Monday, September 21, 2015

The Plot Thickens

The Ninja and the Diplomat starts with a perverse idea. An "asset" of the Chinese Intelligence Agency reports that he has learned of a plot by China to attack its Southeast Asian neighbors. The Agency loses contact with him even though he is on their watch-list. The acting chief of the agency reports this to a confidante and confesses puzzlement.

It turns out that the foreign "asset" is an arms dealer who has spotted the markings of the People's Army on the crate containing some weapons he was selling to a Southeast Asia rebel group and thought by this means to alert Chinese intelligence. (An educated man, he allows that he might have composed a haiku but felt his skills to be rusty.) But the theft of arms is an important security issue for the Chinese, especially when nuclear weapons are discovered to be missing. So the plot thickens and continues to develop.

I did not set out with this plot fully developed when I started  writing the novel. In fact, I let my characters determine how the plot should unfold. An early reader has commented on how complicated the plot turns out to be and this reminded me of the concern on the part of many of my fellow authors that a review not contain "spoilers." Groups on Goodreads that do wonderful service for authors by organizing and encouraging reviews often enjoin their members to avoid giving the plot away. Some explicitly allow an author to request that reviews be altered if there is any element that might be deemed "spoiler" material. For no other reason may an author request a change in a review or its rating.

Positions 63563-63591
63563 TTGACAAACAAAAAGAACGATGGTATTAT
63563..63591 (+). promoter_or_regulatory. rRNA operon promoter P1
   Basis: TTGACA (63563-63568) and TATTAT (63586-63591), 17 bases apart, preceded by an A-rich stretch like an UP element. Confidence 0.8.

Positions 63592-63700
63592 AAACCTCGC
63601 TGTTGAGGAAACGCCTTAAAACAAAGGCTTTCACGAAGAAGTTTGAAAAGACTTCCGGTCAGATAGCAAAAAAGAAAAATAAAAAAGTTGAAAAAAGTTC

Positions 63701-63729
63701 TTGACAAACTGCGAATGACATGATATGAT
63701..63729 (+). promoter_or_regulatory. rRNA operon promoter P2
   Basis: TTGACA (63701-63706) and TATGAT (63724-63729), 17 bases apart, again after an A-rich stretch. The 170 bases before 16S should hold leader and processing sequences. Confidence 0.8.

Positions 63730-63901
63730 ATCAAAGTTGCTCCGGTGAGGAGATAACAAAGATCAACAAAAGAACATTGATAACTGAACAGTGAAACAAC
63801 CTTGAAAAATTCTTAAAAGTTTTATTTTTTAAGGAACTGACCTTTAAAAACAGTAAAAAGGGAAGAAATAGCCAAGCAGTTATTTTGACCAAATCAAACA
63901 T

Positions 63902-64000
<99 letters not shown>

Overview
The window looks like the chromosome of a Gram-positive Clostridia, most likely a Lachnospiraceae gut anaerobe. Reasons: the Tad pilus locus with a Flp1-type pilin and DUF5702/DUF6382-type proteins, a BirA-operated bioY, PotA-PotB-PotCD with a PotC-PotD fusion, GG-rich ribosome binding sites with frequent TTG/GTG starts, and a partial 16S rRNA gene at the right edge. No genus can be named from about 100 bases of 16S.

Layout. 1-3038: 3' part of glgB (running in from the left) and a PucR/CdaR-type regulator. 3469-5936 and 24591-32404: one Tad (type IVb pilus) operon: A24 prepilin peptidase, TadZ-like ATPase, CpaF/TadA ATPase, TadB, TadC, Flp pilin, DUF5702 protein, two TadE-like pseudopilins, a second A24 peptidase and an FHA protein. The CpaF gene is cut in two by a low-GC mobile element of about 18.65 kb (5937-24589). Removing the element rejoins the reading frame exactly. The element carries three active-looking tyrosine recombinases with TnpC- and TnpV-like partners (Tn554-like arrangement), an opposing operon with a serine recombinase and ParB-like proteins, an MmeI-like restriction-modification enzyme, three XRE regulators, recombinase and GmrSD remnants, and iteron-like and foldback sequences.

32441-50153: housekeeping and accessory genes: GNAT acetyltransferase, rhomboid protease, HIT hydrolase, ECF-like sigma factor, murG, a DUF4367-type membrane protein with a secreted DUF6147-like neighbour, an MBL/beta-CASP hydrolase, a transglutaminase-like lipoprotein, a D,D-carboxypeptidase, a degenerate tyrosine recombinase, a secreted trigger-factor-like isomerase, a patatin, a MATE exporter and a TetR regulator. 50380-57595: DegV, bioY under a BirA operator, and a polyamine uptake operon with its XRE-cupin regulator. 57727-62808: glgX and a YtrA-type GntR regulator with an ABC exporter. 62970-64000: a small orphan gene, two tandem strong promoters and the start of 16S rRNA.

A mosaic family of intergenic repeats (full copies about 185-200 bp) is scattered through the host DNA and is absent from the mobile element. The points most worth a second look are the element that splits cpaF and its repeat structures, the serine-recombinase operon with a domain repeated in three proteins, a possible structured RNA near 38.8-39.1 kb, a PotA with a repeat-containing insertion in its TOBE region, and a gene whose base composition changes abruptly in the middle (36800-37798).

This puzzles me as a reader. I have read most of the books I enjoy more than once--The Lord of the Ring and the Harry Potter novels at least three times. Fans of Agatha Christie, Trollope, Dickens, Faulkner or Larry McMurtry must surely have read their books over and over. Nobody I know reads the Iliad to find out what happened or is bothered by the fact that the plots of Hamlet or The Merchant of Venice are so well known. I confess to allowing myself the pleasure of re-reading The Alexandria Quartet and Proust every ten years or so.

So what is this thing about "spoilers"? 

I like to think that even when readers have figured out the plot of  The Ninja or The Chinese Spymaster, they will continue to wonder about other aspects of the stories. Are the characters as "detached" as some reviewers have found? Do they not reflect on why they might appear so? Perhaps I shall add some extracts from these books to this blog to encourage re-thinking on this matter.

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